24 This page intentionally left blank.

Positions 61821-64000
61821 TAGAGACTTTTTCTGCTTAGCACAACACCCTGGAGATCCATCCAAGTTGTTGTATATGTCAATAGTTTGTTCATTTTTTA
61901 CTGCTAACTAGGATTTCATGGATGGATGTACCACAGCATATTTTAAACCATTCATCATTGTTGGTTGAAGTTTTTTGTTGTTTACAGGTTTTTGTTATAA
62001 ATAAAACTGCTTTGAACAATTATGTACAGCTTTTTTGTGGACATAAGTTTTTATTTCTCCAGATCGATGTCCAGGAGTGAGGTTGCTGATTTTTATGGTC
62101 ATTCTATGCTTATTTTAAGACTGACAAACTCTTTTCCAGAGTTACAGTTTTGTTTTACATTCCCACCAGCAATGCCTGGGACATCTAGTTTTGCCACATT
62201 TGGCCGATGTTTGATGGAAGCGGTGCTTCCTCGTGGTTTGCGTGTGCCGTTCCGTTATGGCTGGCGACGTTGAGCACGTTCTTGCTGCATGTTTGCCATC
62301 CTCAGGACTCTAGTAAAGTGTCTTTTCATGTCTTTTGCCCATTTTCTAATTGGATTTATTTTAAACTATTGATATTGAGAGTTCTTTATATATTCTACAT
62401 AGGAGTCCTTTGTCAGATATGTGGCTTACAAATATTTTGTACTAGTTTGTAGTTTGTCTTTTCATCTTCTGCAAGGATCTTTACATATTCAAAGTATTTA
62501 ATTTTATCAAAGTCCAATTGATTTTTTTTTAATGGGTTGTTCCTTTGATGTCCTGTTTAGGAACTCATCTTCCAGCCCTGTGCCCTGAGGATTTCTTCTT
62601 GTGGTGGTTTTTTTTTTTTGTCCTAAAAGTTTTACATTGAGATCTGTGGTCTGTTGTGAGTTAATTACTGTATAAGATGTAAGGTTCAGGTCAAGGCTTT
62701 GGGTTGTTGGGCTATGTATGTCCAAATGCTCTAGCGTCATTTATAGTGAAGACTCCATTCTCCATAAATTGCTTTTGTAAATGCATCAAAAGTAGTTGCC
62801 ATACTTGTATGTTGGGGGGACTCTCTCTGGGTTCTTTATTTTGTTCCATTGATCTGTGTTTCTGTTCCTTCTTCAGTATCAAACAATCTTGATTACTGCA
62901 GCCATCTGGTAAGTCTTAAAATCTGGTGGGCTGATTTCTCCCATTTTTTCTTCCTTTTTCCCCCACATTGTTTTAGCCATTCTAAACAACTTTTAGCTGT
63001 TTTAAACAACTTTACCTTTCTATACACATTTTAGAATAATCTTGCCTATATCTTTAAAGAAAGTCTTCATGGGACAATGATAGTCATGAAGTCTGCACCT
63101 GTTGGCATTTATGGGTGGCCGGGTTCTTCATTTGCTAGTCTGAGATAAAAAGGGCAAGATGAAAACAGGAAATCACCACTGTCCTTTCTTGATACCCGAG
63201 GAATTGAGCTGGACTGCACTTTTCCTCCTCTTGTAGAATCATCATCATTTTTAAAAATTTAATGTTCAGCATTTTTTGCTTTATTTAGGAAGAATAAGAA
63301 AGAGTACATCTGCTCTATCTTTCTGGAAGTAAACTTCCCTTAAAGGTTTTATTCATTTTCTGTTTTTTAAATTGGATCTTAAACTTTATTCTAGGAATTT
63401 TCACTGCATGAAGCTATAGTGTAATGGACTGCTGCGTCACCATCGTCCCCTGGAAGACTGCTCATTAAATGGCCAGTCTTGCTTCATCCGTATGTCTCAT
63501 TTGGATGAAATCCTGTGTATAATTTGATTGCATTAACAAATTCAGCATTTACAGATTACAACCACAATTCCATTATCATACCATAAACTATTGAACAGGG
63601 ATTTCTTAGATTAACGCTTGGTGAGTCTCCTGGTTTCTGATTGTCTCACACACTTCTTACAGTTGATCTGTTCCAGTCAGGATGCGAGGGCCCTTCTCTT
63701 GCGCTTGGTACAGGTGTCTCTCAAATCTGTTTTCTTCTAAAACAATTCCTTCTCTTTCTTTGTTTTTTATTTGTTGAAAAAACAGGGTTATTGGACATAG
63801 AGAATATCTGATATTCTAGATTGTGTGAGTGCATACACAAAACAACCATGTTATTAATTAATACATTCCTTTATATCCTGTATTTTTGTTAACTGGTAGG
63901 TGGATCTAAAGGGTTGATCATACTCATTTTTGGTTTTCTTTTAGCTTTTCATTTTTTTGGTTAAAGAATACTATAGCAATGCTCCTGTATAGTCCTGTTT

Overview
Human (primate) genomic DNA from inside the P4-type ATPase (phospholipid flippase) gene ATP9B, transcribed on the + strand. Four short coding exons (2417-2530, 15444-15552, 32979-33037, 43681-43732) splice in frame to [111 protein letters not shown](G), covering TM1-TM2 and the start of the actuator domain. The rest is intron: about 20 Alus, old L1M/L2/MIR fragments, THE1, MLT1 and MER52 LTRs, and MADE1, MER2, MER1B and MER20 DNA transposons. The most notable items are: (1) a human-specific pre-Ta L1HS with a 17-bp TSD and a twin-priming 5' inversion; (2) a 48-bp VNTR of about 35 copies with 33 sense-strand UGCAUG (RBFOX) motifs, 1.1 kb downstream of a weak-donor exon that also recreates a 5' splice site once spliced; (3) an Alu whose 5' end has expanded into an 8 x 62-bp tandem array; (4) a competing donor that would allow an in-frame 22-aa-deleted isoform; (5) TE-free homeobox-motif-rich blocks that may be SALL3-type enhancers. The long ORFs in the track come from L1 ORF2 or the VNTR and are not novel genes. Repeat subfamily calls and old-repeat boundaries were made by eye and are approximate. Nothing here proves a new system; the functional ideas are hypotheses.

25 Chapter 2 Planning This chapter begins by defining planning and plans and lists the value of effective planning. This chapter then describes integrated planning and operational art. The chapter next describes the Army s planning methodologies: Army design methodology, the military decisionmaking process, and troop leading procedures. This chapter then describes key components of a plan or order. This chapter concludes by offering guides for effective planning and describes planning pitfalls that commanders and staffs guard against. (See JP 5-0 for doctrine on joint operations and campaign planning.) PLANNING AND PLANS 2-1. Planning is the art and science of understanding a situation, envisioning a desired future, and laying out effective ways of bringing that future about (ADP 5-0). Planning helps commanders create and communicate a common vision between commanders, their staffs, subordinate commanders, and unified action partners. Planning results in a plan and orders that synchronize the action of forces in time, space, and purpose to achieve objectives and accomplish missions Planning is both a continuous and a cyclical activity of the operations process. While planning may start an iteration of the operations process, planning does not stop with the production of an order. During preparation and execution, the plan is continuously refined as the situation changes. Through assessment, subordinates and others provide feedback as to what is working, what is not working, and how the force can do things better. In some circumstances, commanders may determine that the current order (to include associated branches and sequels) is no longer relevant to the situation. In these instances, instead of modifying the current plan, commanders reframe the problem and develop an entirely new plan Planning may be highly structured, involving the commander, staff, subordinate commanders, and others to develop a fully synchronized plan or order. Planning may also be less structured, involving a platoon leader and squad leaders rapidly determining a scheme of maneuver for a hasty attack. Planning is conducted for different planning horizons, from long-range to short-range. Depending on the echelon and circumstances, units may plan in years, months, or weeks, or in days, hours, and minutes A product of planning is a plan or order a directive for future action. Commanders issue plans and orders to subordinates to communicate their understanding of the situation and their visualization of an operation. A plan is a continuous, evolving framework of anticipated actions that maximizes opportunities. It guides subordinates as they progress through each phase of the operation. Any plan or order is a framework from which to adapt, not a script to be followed to the letter. The measure of a good plan is not whether execution transpires as planned, but whether the plan facilitates effective action in the face of unforeseen events. Good plans and orders foster initiative Plans and orders come in many forms and vary in the scope, complexity, and length of time they address. Generally, commanders and staffs develop a plan well in advance of execution, and the plan is not executed until directed. A plan becomes an order when directed for execution based on a specific time or event. Some planning results in written orders complete with attachments. Other planning produces brief fragmentary orders first issued verbally and then followed in writing. THE VALUE OF PLANNING 2-6. All planning is based on imperfect knowledge and assumptions about the future. Planning cannot predict exactly what the effects of the operation will be, how enemies will behave with precision, or how 17 May 2012 ADRP